We Are Responsible for Each Other

Yael Eckstein  |  September 16, 2021

Yom Kippur prayers

“This is to be a lasting ordinance for you: Atonement is to be made once a year for all the sins of the Israelites.” — Leviticus 16:34

Today, Jews around the world observe the holiest day on the Jewish calendar, Yom Kippur, the Day of Atonement, with a 25-hour fast, prayer, and reflection. Because this is a non-working holiday, this devotion was prepared in advance for you.

There is an old story about a small Jewish town in Eastern Europe. It was the eve of Yom Kippur, the Day of Atonement, the holiest day of the Jewish year. The synagogue was packed with worshippers enveloped in their prayer shawls and dressed in white as they waited in anticipation for the opening notes of the traditional once-a-year liturgical singing to begin.

The rabbi arose from his seat and slapped his hand on the lectern to get the attention of all the assembled. “We cannot begin the Yom Kippur service. We are awaiting a very important member of the community,” said the rabbi with a tone of authority. “Please be patient.”

There was a murmur throughout the synagogue as everyone turned to their neighbor to see if they knew the identity of this mystery guest. He must be a person of significant status for the rabbi to delay Yom Kippur worship because of his absence.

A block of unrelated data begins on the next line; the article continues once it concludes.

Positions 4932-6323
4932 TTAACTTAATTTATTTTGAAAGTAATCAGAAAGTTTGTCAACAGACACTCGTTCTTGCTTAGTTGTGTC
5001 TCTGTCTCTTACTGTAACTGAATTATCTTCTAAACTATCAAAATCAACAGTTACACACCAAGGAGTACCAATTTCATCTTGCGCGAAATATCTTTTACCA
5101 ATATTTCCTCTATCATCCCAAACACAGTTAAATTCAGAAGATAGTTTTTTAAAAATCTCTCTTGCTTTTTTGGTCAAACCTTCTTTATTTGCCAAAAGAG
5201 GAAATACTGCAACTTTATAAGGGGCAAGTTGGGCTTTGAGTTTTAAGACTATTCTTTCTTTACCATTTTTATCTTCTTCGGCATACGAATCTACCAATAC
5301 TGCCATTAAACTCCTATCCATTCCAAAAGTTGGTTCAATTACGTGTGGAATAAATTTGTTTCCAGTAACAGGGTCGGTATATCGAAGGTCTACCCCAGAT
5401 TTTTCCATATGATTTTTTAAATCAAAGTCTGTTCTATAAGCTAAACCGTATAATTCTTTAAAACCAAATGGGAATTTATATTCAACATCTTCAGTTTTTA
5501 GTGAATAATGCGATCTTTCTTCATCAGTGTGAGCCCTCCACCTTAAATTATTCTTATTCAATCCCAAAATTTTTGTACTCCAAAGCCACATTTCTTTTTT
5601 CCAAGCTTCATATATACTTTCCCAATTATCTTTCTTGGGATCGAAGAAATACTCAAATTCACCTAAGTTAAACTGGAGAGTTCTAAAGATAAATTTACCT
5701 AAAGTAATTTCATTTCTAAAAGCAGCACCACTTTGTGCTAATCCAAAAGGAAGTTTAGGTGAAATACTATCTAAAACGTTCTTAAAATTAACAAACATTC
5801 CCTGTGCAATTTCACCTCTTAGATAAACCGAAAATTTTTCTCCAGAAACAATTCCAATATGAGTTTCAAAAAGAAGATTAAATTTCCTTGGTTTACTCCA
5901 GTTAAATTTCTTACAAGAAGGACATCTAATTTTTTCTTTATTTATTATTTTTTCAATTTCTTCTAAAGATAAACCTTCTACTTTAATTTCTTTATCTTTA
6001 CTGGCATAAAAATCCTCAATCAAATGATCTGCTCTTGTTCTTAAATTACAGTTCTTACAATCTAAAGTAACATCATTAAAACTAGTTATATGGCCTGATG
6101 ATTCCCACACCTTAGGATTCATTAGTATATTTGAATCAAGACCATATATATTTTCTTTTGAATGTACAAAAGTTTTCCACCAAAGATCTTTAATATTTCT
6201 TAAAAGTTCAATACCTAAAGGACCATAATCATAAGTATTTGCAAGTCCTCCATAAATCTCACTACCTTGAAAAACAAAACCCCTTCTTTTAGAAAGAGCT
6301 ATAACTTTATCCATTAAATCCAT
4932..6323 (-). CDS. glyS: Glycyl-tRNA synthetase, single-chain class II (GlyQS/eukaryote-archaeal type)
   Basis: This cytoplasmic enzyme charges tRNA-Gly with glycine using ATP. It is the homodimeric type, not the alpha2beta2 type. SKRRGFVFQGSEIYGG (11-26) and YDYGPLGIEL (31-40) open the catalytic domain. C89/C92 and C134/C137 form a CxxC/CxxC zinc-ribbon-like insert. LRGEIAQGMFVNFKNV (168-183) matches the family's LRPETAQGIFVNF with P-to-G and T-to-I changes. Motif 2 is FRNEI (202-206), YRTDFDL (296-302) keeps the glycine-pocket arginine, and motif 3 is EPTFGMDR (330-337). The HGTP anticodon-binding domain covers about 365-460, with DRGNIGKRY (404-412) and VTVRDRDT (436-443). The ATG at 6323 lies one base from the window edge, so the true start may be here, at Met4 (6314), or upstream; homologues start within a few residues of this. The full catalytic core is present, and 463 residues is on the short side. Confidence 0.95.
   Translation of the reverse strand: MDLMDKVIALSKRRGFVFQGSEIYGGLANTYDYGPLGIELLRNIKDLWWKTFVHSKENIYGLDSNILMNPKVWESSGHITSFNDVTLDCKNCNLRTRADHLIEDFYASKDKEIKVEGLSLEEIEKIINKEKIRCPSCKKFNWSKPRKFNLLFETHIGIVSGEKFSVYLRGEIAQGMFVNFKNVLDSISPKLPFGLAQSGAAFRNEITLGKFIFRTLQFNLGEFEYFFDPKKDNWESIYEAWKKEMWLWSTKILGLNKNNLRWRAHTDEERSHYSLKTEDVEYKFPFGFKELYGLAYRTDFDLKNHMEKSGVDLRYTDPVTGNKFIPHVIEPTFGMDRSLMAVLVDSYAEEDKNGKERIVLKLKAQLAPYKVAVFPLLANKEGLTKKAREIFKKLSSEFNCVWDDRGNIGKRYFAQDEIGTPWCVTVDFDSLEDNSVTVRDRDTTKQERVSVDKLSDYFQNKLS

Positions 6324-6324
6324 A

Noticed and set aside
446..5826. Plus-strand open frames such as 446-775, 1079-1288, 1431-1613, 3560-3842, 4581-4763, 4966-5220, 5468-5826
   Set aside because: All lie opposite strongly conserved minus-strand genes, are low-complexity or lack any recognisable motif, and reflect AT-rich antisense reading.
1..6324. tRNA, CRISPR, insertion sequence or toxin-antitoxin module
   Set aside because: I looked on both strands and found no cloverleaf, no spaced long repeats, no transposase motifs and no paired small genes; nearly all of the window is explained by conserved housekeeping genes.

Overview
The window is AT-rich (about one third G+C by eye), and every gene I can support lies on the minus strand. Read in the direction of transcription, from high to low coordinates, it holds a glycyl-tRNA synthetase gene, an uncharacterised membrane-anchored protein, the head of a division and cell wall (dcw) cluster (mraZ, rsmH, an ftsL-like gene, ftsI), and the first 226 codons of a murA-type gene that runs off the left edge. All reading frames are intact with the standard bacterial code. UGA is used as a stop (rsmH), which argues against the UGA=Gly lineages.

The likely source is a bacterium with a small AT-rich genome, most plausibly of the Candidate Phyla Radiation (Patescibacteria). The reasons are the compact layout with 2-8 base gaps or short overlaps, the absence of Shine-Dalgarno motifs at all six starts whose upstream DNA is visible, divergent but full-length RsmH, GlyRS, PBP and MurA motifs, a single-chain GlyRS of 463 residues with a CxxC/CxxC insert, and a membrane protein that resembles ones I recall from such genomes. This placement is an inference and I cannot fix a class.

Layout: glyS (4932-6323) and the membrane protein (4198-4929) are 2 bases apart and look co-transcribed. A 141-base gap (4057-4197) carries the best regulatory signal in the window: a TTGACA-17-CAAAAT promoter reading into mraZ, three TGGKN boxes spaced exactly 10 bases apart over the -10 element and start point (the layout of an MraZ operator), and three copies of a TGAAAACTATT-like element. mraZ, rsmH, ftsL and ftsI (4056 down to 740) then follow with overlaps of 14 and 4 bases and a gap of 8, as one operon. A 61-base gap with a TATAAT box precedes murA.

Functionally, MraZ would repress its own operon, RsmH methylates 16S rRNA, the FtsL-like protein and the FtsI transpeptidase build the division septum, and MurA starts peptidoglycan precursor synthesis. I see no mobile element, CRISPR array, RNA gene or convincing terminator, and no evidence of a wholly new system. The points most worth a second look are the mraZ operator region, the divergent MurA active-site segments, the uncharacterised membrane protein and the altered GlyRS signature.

Finally, when it was well past the scheduled time for the service, the rabbi once again stepped up to the pulpit. “Please rise to begin the service. Our guest is arriving.” All heads turned to the door only to see the town drunk, Velvel, amble in, looking confused and disheveled as always. Velvel was not only a homeless drunk, many suspected him of the rash of petty thefts that had plagued the community over the past few years.

“Where is the special guest?” people wondered. “Perhaps he entered before we turned around.” Some people stepped out the door to look around to see if anyone else was on their way.

We Are Responsible for Each Other

Later, at the conclusion of the service, the rabbi summoned the elders of the community. He said to them, “Tonight is Yom Kippur. It is on this day that Almighty God, our Father in Heaven, promises us that He will wipe away the sins of His people. We come before Him as a community. Each of us is responsible for every other. What good are our pleas for God to wash away our impurity if we don’t come before Him as we are, with all of our imperfections on full display? When we pray for atonement and forgiveness, we pray for the entire community of Israel.”

In a subtle act, but powerful lessons, the rabbi showed the people that they are responsible for each other and for the need for making atonement for the community — a lesson we all can benefit from learning.

Your Turn:

Take a moment to pray for those in your community who struggle with challenges that keep them away from a godly life. Think of ways to reach out to them.

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